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I have read that quantum mechanics says that the amount of possible particle configurations is $10^{10^{122}}$ to be exact in the universe. Do we know this figure to be exactly true to the exact figure? Wouldn't we need to know a true theory of quantum gravity to know the exact answer? Is the amount exactly that figure or just an estimate?

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John, you have the power to delete question with no upvoted answers, but you should not remove the content from posts and leave it on the site. Posts here are not ephemeral, they are expected to last delete it if you must but do not erase it that way. –  dmckee Mar 16 '13 at 0:18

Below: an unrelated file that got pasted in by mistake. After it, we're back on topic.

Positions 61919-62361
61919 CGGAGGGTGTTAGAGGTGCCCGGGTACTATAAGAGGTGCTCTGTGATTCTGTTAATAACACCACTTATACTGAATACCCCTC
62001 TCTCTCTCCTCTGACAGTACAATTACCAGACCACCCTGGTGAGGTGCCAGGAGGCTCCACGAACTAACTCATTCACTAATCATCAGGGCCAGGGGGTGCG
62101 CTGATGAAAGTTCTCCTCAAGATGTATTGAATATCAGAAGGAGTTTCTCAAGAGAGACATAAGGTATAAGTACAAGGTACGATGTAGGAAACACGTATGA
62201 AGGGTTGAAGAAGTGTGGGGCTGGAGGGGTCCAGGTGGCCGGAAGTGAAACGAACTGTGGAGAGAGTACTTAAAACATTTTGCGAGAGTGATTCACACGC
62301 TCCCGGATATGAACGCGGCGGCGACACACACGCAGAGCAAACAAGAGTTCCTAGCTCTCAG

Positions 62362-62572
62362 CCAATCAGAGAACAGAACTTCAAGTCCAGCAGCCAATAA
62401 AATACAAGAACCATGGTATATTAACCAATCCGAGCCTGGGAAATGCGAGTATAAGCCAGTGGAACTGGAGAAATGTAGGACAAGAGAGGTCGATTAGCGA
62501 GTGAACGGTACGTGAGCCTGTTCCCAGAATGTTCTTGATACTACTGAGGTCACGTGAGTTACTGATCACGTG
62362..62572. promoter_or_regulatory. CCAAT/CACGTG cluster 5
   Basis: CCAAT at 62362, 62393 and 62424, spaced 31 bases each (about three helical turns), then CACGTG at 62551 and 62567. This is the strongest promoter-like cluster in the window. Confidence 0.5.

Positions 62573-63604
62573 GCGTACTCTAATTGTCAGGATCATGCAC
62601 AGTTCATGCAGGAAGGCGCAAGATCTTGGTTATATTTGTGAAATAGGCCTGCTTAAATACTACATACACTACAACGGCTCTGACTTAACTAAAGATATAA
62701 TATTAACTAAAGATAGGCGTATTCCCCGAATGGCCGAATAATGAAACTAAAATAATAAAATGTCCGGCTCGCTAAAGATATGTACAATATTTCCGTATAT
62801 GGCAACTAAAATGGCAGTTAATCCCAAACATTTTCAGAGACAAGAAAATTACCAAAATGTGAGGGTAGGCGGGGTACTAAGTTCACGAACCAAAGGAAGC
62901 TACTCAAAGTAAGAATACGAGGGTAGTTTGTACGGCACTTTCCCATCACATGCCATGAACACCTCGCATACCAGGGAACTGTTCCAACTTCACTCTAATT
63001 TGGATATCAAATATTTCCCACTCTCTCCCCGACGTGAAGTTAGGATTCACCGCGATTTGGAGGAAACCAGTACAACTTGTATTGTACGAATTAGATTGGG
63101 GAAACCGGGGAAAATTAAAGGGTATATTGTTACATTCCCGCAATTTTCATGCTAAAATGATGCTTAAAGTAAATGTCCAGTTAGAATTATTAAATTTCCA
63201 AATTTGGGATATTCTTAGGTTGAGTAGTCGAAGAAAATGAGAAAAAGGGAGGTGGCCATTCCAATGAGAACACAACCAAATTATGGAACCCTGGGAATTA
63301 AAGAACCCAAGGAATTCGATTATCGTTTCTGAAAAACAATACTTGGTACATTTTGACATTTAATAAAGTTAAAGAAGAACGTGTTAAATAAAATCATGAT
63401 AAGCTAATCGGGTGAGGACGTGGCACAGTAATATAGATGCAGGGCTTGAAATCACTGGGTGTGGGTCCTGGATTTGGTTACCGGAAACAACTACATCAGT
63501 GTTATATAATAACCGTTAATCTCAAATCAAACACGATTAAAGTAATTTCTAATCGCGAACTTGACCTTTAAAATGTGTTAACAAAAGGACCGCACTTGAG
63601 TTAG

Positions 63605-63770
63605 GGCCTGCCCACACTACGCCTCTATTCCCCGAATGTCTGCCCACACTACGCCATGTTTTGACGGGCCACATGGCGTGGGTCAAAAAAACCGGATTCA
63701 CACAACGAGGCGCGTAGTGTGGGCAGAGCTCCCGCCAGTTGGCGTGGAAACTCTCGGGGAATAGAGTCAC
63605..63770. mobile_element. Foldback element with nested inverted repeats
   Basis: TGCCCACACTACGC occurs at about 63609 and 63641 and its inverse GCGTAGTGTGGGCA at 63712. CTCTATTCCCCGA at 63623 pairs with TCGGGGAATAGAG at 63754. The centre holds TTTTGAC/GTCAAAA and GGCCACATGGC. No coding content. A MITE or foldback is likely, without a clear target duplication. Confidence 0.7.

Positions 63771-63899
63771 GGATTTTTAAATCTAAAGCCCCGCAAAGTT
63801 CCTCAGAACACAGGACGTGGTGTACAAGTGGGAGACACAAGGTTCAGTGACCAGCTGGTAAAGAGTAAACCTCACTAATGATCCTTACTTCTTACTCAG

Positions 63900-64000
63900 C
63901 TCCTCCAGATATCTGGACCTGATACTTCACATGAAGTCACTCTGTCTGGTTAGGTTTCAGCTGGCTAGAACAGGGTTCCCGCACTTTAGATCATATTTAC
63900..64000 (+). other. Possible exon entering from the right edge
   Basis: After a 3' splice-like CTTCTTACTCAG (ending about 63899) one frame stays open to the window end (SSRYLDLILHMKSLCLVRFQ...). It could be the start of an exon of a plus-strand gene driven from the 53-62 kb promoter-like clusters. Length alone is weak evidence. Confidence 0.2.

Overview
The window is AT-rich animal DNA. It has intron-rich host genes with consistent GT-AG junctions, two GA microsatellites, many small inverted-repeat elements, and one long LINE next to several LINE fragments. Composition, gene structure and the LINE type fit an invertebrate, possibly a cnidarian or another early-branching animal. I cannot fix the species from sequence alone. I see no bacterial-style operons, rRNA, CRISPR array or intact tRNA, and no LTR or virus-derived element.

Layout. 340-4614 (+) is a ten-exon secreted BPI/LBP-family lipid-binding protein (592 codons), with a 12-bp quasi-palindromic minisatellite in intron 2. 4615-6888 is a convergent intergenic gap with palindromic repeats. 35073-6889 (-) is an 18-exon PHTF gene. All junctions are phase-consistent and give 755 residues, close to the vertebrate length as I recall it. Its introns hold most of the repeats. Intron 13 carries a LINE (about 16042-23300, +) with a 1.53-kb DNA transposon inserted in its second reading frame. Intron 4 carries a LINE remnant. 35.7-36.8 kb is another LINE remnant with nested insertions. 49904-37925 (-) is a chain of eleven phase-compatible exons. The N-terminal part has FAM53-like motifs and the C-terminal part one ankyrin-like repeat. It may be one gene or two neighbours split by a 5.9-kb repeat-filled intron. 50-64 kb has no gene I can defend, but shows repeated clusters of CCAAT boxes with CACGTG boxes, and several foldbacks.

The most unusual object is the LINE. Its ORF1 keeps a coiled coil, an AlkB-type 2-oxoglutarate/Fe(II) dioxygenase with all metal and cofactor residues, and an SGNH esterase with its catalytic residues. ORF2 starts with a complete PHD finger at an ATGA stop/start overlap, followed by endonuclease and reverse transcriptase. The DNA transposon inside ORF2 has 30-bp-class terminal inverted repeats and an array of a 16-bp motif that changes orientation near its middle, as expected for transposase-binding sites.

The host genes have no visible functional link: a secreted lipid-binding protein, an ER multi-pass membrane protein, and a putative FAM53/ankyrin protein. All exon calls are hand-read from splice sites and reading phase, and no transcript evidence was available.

I'm sorry I was embarrassed by my question in the end will not happen again –  John rose Mar 16 '13 at 1:53

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This is clearly an estimate, not an exact figure. It comes from ideas about quantum gravity (not proven but very strong conjecture) that say that the maximum entropy of a region is

$$ S = \frac{A}{4 \ell_P^2}, $$

where $A$ is the area of a surface bounding the region and $\ell_P \approx 10^{-35}\ \mathrm{m}$ is the Planck length.

Now entropy is a measure of the number of configurations available to a system (units where $k_B=1$):

$$ S = \ln \Omega. $$

Putting this together with the observed size of the universe for $A$ gives roughly the figure you mention.

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